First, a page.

The beautiful Kashmir valley has always held an overwhelming attraction for people from across the world. Two decades back, when peace prevailed in the valley, tourists used to visit in huge numbers to the extent that the accommodation used to fall short of demand; then came an unfortunate period of lull in tourist activity due to the insecurity caused by terrorism and insurgency. Many Nations issued advisories to their citizens against travel to the valley and domestic tourists also chose to stay away. The improvement in the security scenario has led to a complete changeover of the situation. Many Nations have removed the advisory and tourists, both domestic and international, have again made Kashmir their primary holiday destination in India. This is the second consecutive year when the exuberance of the olden days has been witnessed all over again with an influx of tourists which is beyond expectation.

With a view to maintain this momentum, the government of Jammu and Kashmir has taken some positive steps to facilitate the tourist industry. An awareness campaign was launched to build confidence in those who wish to travel to the valley; attractive packages have been advertised aggressively. The end result is that many have made it a point to visit a place known since ages as heaven on earth. The roads, the bazaars and the tourist destinations are abuzz with activity. One can see the cheer on the faces of the hoteliers, the houseboat owners, the transporters and all other connected with the tourist industry. Everybody is trying his best to ensure that the guests go back with fond memories of the time spent over here. Tourism can change the face of Kashmir and can assist greatly in addressing the burgeoning problem of unemployment amongst the youth.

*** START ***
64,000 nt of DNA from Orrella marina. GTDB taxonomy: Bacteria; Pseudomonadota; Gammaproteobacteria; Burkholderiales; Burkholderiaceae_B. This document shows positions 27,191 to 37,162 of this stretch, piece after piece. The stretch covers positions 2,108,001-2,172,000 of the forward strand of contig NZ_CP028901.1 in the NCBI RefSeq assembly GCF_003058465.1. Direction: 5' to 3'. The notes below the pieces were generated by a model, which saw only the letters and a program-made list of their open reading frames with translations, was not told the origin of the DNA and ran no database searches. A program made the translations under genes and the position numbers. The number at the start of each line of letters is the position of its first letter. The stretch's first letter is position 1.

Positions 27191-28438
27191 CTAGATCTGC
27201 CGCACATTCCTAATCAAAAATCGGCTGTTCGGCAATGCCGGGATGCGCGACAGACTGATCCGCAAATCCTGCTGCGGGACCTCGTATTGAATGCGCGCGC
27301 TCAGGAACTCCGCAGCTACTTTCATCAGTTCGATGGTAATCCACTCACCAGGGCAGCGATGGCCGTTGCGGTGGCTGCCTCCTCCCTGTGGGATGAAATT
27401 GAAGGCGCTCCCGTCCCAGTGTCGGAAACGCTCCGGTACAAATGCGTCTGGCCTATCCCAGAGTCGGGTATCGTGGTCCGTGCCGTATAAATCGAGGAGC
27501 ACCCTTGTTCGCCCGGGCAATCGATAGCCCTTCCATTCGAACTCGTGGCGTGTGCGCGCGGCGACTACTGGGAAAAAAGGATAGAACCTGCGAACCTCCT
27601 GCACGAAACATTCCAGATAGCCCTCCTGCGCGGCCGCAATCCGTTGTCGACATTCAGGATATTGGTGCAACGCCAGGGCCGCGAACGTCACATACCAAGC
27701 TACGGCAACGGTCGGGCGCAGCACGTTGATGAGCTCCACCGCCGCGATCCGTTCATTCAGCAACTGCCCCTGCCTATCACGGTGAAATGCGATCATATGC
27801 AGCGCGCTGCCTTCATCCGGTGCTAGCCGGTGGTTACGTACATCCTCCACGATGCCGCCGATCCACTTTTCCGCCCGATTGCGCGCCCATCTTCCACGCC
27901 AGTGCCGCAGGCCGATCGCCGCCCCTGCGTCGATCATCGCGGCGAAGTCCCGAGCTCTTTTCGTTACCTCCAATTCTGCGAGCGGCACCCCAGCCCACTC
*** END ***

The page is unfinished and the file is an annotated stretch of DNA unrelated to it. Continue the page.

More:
Unemployment is yet another crisis area in the development of the state, especially so, with regard to the educated youth. Every year hundreds of young people obtain degrees but there is no business or industrial capacity within the state to absorb them. The result is that most of them aspire for government jobs but not many of these are forthcoming. Now, slowly but surely, the youth are opening up and going for jobs across the country. The government is also trying to give a boost to the overseas potential; it has instituted a State Overseas Employment Corporation Ltd which will create profiles of the youth and assist them in getting employment abroad. Many other initiatives of this nature are required to wean the youth away from the single minded objective of a government job.

Jammu and Kashmir is on the mend, but the road ahead is full of challenges. These can be met only with hard work and cooperation of all stake holders. Things will improve further if people let go of frivolous issues and concentrate on development at the personal and collective level.

Farooq Andrabi
About Farooq Andrabi 3 Articles
Mr. Farooq Andrabi is a senior Journalist and political leader of Jammu and Kashmir. He has played an active role in National and State politics since 1977. In 1996 he became the State President of Janta Dal. He has played an important role in the revival of political process all through the period of turmoil in the State. In 2010 he was nominated as Convener of Jammu and Kashmir Pradesh Congress Committee (Press & Publicity Bureau). He is also the Chief Editor of a widely circulated bilingual newspaper published from Srinagar, “The Indian Times”. He has also authored a number of books. He is a politician, journalist, and social activist with an abiding interest in print and electronic media.